The process from harvest to storage takes a mere five hours. However, freshness is ensured by not bottling until needed. In the meantime, the olive oil is stored in 22,000-liter tanks and kept cool at 68 degrees beneath the cover of a nitrogen blanket to prevent oxygenation.
Queen Creek Olive Oil is sold in either tinted glass bottles or large 3-liter pouches designed for refills, both of which offer protection from heat and light.
The mill has earned its own spotlight but spreads the local love by carrying wares from other Arizona producers in the market and promoting them through events, like a recent weekend’s corn roast featuring corn and melons grown in the West Valley. There’s also an event focused around local tomatoes. The menu at Del Piero Kitchen, the onsite cafe, features dishes made with homegrown ingredients from Noble Bread, The Pork Shop and others.
“There are so many things grown in Arizona, and we embrace that in everything we do in our restaurant and marketplace,” Rea says.
When nature cooperates, most diners buy a bottle of wine or pitcher of beer and enjoy them on a picnic table with bites from the cafe in the grove at the front of the mill. Shade is provided by some of the original 1,000 olive trees that Rea planted years ago.
Sourcing further afieldVisitors who stroll among the olive trees may assume all of the mill’s oils hail from this orchard. But, in fact, Rea says that he has never made his oil using only Queen Creek-grown olives. To keep up with demand and maintain quality amid the whims of Mother Nature, he seeks reinforcements elsewhere.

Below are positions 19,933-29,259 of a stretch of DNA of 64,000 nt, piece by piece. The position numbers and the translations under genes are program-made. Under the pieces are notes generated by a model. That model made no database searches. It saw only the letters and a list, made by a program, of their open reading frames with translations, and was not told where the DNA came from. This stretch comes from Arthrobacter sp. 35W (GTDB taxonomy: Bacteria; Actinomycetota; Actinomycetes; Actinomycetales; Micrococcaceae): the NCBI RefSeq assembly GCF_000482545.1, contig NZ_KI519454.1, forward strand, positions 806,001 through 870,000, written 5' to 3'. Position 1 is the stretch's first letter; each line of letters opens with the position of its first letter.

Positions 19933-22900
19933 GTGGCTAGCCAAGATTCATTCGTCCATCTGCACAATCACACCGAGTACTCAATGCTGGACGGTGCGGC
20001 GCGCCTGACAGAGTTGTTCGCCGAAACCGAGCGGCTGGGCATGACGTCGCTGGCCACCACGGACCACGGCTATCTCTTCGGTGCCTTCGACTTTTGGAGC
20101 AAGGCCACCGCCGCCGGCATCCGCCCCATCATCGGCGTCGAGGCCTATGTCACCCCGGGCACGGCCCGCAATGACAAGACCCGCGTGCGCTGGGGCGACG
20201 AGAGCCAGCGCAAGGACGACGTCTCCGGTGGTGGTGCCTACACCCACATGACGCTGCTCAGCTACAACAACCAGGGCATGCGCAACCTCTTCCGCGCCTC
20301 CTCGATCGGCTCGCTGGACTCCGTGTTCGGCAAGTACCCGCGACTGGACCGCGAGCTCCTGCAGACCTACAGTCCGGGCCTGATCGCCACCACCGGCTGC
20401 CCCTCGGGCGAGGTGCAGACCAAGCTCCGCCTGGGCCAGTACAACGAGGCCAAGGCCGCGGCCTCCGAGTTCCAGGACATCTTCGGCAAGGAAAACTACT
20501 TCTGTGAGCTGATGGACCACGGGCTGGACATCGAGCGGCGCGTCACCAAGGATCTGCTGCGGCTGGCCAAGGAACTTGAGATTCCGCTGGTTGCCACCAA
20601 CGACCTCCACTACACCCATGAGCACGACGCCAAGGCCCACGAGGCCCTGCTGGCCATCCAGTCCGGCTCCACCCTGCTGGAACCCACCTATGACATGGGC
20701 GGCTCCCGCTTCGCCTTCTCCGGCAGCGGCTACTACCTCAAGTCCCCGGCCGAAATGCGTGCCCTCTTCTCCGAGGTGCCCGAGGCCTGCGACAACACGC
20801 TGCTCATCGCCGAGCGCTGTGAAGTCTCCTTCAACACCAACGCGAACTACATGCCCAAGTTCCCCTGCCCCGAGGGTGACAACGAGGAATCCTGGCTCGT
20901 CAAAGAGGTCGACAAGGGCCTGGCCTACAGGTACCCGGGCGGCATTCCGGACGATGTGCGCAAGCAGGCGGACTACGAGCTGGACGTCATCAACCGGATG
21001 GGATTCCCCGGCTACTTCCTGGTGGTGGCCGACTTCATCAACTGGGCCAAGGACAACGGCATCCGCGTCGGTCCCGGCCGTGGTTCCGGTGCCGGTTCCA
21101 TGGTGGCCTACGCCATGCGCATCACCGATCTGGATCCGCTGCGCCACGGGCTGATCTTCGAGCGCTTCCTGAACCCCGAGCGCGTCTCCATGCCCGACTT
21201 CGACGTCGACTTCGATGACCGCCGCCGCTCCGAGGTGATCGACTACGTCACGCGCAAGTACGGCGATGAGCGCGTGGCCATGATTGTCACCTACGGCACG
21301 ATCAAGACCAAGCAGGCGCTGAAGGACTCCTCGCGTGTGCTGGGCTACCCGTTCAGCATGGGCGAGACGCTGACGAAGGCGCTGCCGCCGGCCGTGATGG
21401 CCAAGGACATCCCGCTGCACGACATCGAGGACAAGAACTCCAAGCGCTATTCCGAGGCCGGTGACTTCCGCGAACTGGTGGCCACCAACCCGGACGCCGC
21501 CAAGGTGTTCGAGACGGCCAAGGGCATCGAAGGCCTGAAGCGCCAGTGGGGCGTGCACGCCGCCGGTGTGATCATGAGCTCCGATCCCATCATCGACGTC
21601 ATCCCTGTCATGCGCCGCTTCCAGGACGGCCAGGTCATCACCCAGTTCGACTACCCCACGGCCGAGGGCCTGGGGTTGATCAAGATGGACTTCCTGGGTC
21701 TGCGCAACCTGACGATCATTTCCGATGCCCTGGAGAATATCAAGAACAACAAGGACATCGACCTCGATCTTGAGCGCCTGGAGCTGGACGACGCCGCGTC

Depending on the harvest and quality of the mill's olives, Rea sources from farming partners such as the Gila River Indian Community, which grows 360 acres of olive trees. A portion of Gila River olives are used in the vast majority of the mill's oils.
Additionally, Rea is able to source olives year-round from a farm in Chile, which has become a major olive oil producer in the last 15 years. Because the Chilean farm is in the southern hemisphere, harvest season is the opposite of when it is here. High-density farming and harvest done with a harvester — not by hand — meets Rea’s standards, yielding the opportunity to make a very good oil by getting it from harvest to milling quickly, he explains.